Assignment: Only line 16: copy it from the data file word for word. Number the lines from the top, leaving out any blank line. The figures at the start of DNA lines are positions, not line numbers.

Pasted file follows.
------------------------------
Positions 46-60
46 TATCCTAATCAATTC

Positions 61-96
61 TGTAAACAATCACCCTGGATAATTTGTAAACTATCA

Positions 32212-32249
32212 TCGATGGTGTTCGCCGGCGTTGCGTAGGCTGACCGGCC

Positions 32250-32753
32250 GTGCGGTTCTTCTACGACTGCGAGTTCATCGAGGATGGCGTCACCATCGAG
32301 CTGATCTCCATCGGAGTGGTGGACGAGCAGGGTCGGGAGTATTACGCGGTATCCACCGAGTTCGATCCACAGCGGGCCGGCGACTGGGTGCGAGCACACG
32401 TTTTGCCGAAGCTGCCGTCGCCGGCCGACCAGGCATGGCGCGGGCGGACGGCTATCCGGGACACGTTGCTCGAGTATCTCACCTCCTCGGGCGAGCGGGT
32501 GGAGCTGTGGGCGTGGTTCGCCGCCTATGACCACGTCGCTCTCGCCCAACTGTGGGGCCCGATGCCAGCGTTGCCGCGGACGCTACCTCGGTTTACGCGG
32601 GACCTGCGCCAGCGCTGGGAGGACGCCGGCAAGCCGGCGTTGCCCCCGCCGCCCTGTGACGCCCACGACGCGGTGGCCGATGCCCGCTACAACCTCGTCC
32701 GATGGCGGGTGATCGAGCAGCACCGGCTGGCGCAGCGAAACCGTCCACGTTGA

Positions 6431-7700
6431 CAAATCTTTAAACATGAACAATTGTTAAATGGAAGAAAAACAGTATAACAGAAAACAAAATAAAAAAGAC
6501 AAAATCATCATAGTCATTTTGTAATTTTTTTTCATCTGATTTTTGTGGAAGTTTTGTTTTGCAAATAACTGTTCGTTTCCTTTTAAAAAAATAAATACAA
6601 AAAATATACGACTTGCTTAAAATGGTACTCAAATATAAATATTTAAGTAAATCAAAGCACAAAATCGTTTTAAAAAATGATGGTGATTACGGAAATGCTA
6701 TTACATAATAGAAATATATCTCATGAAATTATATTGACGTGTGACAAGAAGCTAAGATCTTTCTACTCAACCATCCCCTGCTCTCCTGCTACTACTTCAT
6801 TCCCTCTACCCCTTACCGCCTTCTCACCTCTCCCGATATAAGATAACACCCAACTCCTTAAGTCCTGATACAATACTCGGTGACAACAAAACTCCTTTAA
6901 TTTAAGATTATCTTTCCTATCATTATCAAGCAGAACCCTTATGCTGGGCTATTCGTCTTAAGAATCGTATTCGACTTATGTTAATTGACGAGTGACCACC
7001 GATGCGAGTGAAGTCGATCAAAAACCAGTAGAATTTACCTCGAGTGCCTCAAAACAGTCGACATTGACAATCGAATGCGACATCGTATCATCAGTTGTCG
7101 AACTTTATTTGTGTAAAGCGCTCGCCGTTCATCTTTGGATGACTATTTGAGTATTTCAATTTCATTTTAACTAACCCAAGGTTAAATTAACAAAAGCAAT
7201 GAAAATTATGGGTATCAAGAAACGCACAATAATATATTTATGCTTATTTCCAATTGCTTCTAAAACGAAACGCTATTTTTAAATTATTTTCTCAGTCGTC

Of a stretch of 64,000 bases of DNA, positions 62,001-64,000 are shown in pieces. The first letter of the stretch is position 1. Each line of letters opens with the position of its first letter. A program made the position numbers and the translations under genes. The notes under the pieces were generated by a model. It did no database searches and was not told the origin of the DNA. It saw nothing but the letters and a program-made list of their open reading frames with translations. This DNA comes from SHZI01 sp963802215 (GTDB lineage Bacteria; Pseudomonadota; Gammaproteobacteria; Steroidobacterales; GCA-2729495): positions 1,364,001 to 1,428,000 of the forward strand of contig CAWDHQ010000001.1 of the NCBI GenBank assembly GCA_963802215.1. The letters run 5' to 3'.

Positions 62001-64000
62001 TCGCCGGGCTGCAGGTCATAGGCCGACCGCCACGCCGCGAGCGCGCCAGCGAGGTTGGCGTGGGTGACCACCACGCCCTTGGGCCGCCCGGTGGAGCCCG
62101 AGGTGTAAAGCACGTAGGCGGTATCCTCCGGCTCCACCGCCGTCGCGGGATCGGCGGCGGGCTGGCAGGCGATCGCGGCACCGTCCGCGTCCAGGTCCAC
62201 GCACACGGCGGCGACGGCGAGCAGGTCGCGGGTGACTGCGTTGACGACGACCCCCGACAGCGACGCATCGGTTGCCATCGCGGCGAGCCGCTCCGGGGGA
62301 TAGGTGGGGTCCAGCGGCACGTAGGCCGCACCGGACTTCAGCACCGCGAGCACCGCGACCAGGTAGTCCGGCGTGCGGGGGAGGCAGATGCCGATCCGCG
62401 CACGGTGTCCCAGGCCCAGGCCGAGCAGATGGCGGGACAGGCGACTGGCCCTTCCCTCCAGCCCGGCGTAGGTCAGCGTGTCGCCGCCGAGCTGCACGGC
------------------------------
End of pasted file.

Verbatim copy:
6501 AAAATCATCATAGTCATTTTGTAATTTTTTTTCATCTGATTTTTGTGGAAGTTTTGTTTTGCAAATAACTGTTCGTTTCCTTTTAAAAAAATAAATACAA